by: SurveyorPete – Monday, 6 August 2018
The Cursed Sails event has thrown into focus the passing of time in the Sea of Thieves and how that is tracked in real time. Here is what I have learned.
SOT Time (Standard Ocean Time?) runs 60 times faster than time in the real world. Thus, each second in the real world is one minute in the game; and each minute in the real world is one hour in the game. Consequently, there are sixty game days (each lasting 24 real world minutes) in a real world 24 hours. These sixty days are split into two (unnamed) months of 30 days each.
The first month starts at real-world 00:00 (midnight) UTC (Universal Coordinated Time), also known as GMT (Greenwich Mean Time) or, in military circles, Zulu Time. Thus, it is the 1st of a month from 00:00 to 00:24 UTC; and from 12:00 to 12:24 UTC. It is the 2nd of a month from 00:24 to 00:48 UTC; and from 12:24 to 12:48 UTC, and so on.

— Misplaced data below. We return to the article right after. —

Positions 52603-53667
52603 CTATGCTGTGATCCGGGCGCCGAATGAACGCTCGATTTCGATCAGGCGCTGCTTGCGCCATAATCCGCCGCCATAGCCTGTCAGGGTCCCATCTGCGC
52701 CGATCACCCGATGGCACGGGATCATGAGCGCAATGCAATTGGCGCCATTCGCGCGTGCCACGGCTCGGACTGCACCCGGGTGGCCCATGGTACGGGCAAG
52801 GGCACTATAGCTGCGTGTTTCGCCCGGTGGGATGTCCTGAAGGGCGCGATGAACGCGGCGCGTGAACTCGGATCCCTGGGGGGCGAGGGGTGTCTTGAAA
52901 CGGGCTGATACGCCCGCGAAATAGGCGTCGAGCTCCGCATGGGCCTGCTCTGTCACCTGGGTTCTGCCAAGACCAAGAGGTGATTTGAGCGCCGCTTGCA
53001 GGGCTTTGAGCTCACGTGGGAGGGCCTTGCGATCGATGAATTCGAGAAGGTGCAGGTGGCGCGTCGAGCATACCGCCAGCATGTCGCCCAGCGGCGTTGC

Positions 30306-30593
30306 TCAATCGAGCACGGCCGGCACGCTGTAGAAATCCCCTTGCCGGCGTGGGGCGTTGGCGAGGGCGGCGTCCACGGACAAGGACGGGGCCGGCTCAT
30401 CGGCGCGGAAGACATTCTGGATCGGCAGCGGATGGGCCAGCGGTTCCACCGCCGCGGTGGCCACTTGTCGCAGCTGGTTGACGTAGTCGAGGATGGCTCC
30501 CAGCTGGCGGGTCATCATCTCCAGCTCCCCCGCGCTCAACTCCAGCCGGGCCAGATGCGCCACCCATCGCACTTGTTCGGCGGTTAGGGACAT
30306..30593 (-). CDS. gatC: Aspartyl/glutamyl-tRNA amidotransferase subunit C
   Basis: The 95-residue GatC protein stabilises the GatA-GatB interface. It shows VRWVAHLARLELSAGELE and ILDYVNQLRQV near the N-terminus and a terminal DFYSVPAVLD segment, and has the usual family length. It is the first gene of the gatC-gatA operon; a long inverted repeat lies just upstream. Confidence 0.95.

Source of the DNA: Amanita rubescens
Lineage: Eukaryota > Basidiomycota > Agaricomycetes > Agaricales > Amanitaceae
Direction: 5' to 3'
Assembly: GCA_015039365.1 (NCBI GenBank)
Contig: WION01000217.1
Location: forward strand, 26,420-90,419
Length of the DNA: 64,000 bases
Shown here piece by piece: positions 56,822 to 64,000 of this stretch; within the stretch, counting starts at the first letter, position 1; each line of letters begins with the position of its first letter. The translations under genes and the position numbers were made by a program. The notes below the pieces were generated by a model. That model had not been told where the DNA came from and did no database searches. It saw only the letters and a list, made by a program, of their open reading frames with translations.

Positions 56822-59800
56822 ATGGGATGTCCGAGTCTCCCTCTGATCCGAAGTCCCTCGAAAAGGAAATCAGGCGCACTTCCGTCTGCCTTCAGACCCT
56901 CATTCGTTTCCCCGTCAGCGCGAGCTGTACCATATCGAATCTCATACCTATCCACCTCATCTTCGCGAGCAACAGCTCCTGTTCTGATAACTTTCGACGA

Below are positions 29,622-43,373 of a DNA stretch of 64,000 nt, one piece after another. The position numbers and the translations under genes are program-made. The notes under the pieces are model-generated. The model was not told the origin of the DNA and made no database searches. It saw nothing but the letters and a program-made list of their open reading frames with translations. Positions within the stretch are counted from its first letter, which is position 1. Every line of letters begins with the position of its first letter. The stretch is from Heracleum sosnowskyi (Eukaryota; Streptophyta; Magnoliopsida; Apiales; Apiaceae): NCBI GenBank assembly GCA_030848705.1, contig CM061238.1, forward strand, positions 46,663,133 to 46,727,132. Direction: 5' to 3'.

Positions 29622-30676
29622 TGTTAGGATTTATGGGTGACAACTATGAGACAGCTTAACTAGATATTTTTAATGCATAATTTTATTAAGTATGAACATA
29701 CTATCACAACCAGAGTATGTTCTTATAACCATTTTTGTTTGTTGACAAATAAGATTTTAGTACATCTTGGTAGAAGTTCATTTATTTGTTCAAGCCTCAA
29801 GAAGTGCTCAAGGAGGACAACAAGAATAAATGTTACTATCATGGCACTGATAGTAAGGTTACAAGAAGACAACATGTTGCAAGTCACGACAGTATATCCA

Even the Poms, enjoying their hot summer right now, have to adjust for this. BST (British Summer Time) is one hour ahead of UTC.
It should also be noted that SOT Time is the same on every server. There is never any benefit in server-hopping to find a more suitable date and time.
The problem with the Cursed Sails event, discussed much elsewhere, is that Rare ran the skeleton ship attacks with different regions linked to certain days of the in-game month. This made it harder for people with jobs, family and even real ships in their lives to get onto the Sea of Thieves to complete every region. Rare are shifting it about in the second and third weeks of the event, to make it a bit easier. But, in week one:
My slowly-developing Sea of Thieves fansite now features a SOT clock/calendar widget, that lets you know the in-game time, without needing to fire up the game.